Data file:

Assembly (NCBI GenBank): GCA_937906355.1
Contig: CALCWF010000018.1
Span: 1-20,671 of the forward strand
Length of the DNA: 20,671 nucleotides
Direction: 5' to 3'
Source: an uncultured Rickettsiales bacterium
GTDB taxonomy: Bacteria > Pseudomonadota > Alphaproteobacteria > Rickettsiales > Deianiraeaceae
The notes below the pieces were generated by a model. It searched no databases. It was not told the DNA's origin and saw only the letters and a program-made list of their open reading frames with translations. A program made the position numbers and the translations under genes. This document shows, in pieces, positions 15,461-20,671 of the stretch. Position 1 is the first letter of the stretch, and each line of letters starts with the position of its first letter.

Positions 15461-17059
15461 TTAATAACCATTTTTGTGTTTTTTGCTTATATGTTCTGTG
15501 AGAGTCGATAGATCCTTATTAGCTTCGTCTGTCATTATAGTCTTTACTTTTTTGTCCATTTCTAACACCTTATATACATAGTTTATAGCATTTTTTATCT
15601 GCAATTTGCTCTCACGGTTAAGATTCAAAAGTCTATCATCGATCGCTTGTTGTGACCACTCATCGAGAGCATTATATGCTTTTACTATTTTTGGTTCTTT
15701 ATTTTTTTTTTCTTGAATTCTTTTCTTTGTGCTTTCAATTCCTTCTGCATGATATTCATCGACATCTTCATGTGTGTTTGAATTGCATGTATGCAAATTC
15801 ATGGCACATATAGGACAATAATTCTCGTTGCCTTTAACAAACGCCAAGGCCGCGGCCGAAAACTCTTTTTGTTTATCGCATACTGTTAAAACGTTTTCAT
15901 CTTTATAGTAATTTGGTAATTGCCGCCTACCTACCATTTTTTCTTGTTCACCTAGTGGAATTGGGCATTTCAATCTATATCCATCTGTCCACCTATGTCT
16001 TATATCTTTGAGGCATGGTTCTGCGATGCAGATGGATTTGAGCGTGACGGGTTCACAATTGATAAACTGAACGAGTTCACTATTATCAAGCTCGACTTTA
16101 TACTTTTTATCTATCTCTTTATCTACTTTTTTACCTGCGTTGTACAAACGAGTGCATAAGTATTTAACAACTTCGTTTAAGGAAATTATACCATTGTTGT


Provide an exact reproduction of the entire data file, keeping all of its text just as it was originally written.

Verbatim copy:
Assembly (NCBI GenBank): GCA_937906355.1
Contig: CALCWF010000018.1
Span: 1-20,671 of the forward strand
Length of the DNA: 20,671 nucleotides
Direction: 5' to 3'
Source: an uncultured Rickettsiales bacterium
GTDB taxonomy: Bacteria > Pseudomonadota > Alphaproteobacteria > Rickettsiales > Deianiraeaceae
The notes below the pieces were generated by a model. It searched no databases. It was not told the DNA's origin and saw only the letters and a program-made list of their open reading frames with translations. A program made the position numbers and the translations under genes. This document shows, in pieces, positions 15,461-20,671 of the stretch. Position 1 is the first letter of the stretch, and each line of letters starts with the position of its first letter.

Positions 15461-17059
15461 TTAATAACCATTTTTGTGTTTTTTGCTTATATGTTCTGTG
15501 AGAGTCGATAGATCCTTATTAGCTTCGTCTGTCATTATAGTCTTTACTTTTTTGTCCATTTCTAACACCTTATATACATAGTTTATAGCATTTTTTATCT
15601 GCAATTTGCTCTCACGGTTAAGATTCAAAAGTCTATCATCGATCGCTTGTTGTGACCACTCATCGAGAGCATTATATGCTTTTACTATTTTTGGTTCTTT
15701 ATTTTTTTTTTCTTGAATTCTTTTCTTTGTGCTTTCAATTCCTTCTGCATGATATTCATCGACATCTTCATGTGTGTTTGAATTGCATGTATGCAAATTC
15801 ATGGCACATATAGGACAATAATTCTCGTTGCCTTTAACAAACGCCAAGGCCGCGGCCGAAAACTCTTTTTGTTTATCGCATACTGTTAAAACGTTTTCAT
15901 CTTTATAGTAATTTGGTAATTGCCGCCTACCTACCATTTTTTCTTGTTCACCTAGTGGAATTGGGCATTTCAATCTATATCCATCTGTCCACCTATGTCT
16001 TATATCTTTGAGGCATGGTTCTGCGATGCAGATGGATTTGAGCGTGACGGGTTCACAATTGATAAACTGAACGAGTTCACTATTATCAAGCTCGACTTTA
16101 TACTTTTTATCTATCTCTTTATCTACTTTTTTACCTGCGTTGTACAAACGAGTGCATAAGTATTTAACAACTTCGTTTAAGGAAATTATACCATTGTTGT